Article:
The case for turning products into services and redefining ‘ownership’
- by helga
- 0 comments
You may have noticed some interesting shifts in consumer models coming from several brands and different markets. I’ll start off with a few examples and elaborate from there:
Puma trainers – Puma have looked at their product and realised that the largest toll on production costs and environment is coming from the raw products in which they build their trainers. They are therefore considering a new model, where the buyer pays a yearly fee giving access to a few pairs of Puma trainers per year, in exchange for returning the previous pair once it has worn off. This will allow Puma to recycle more trainers, reducing costs and improving the footprint on the environment, while still providing a good product and service to customers.
Adobe Creative Cloud – Adobe is trying to move from getting consumers to buy, download and regularly upgrade their software products, into selling them a monthly membership of a packaged SaS (‘Software as a Service’) which includes all the above, accessed through the ‘cloud’.
Amazon kindle, and many other similar readers + e-books – The book is not an entity you ‘own’ anymore. Now you buy a service that provides you with entertainment, training, educational services and much more on-the-go, through a practical access tool (the device) and reading material (the e-books). I’m not discussing here the virtues and evils of proprietary vs. open source models and effects on brand loyalty, I’m just saying that the book-product, the tangible object, has taken a step towards the background. The focus became the service, the access.
Amanda Palmer, singer / musician – Amanda is using a crowdsourcing model (Kickstarter) to fund her music. She doesn’t have a publishing label an doesn’t sell albums in shops; instead, you can donate different amounts on the website which will give you access to different items. If you manage to put together $5,000, Amanda herself will come to your house party!
What do all these examples have in common?
Probably more than one thing. It’s likely that Neil Gaiman, famous novelist and Amanda’s husband, is published on Kindle, and probably Neil’s marketing agency use Adobe Creative Cloud, and Amanda herself jogs with Puma trainers – but no, that’s not what I want to elaborate on.
The thing I’ll highlight here is that all these examples are moving away from provision of products to provision of services. This is a fairly new trend that has been documented in the world of marketing.
In my humble opinion, why is it important? And why is this good?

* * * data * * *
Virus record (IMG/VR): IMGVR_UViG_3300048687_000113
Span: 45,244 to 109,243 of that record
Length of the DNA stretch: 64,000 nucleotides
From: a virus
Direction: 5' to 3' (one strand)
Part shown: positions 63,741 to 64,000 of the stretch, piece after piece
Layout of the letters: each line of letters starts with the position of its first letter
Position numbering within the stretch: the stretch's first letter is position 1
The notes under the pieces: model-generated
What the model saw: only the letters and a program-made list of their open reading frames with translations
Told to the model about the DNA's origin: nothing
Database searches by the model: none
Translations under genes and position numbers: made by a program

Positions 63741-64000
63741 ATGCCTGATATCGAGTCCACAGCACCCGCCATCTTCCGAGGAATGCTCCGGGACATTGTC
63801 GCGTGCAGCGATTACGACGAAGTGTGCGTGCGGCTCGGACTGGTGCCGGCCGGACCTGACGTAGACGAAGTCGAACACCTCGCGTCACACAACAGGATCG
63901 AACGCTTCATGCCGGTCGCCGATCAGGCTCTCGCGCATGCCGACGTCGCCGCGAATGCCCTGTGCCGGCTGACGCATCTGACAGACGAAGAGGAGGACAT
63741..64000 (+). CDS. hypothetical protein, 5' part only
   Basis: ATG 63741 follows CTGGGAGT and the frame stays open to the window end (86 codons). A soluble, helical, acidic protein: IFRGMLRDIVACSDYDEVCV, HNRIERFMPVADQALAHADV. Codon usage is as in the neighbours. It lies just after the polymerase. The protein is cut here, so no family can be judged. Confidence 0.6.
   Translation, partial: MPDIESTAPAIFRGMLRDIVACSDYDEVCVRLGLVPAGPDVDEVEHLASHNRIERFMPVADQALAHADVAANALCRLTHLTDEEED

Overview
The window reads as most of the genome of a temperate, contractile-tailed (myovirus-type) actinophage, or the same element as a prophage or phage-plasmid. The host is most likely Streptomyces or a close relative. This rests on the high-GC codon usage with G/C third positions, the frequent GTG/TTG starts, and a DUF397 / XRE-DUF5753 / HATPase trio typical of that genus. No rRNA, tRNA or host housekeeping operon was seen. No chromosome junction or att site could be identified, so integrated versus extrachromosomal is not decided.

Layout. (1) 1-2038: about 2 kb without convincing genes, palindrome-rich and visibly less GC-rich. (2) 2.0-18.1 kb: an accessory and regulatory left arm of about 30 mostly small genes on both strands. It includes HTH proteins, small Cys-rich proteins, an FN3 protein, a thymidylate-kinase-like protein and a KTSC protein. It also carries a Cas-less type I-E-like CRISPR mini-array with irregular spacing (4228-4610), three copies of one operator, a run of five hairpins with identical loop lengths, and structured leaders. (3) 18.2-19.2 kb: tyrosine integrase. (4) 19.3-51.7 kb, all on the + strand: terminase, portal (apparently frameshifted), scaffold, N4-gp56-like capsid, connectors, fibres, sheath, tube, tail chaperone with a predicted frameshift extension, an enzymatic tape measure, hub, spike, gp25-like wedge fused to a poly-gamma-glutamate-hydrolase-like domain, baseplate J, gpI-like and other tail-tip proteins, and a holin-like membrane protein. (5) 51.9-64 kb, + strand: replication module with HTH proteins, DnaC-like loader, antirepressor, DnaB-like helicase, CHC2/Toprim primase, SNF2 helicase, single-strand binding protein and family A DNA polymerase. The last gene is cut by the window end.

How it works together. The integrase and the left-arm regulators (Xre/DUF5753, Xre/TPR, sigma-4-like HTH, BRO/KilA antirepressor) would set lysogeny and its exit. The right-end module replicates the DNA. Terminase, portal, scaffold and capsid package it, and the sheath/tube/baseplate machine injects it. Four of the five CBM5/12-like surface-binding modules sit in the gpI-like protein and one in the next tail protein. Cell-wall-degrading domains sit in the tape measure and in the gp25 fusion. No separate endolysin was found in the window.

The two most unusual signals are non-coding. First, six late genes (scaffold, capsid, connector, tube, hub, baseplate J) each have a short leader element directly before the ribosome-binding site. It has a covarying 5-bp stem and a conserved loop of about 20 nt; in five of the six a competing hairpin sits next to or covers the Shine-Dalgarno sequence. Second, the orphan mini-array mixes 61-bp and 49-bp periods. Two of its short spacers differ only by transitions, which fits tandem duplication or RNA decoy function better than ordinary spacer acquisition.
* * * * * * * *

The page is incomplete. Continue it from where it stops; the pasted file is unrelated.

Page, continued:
Well, to start, and because we don’t live forever, I’d say people NEVER need to own products – they need the services that those products represent. At a basic level: Housing. Education. Healthcare. Nurturing.
If we go down to less basic products: books are about nourishing the mind. Shoes are about protecting your feet from the roughness of walking surfaces, servicing your walking needs and making you feel good about your looks.
How long do shoes last? Why is recycling a cost and a responsibility for councils and not for those who create and profit from selling the product? Partly because they’re products, not services. Companies are trying to maximise their profits on the basis of selling products with limited application, not services taking a holistic view of our needs. That stands not just for our individual, selfish needs, but also the (urgent) need to reduce negative social, economical and environmental impacts, of creating markets that are more efficient, effective and sustainable. If brands had to account for the full lifecycle of products, they would end up at the very least with a very similar model to Puma.
I guess the vast majority of brands adopting a ‘service model’ for products would still be driven by customer loyalty and bottom line, not environmental concerns. But that would be a case of the ends absolving the means.
Can you think of more products that turned into services? What is the true service being provided by brands, and how could we expand and re-think business models by turning more products into services? How would the tangible, production side of the business need to change, and how would we market these new services?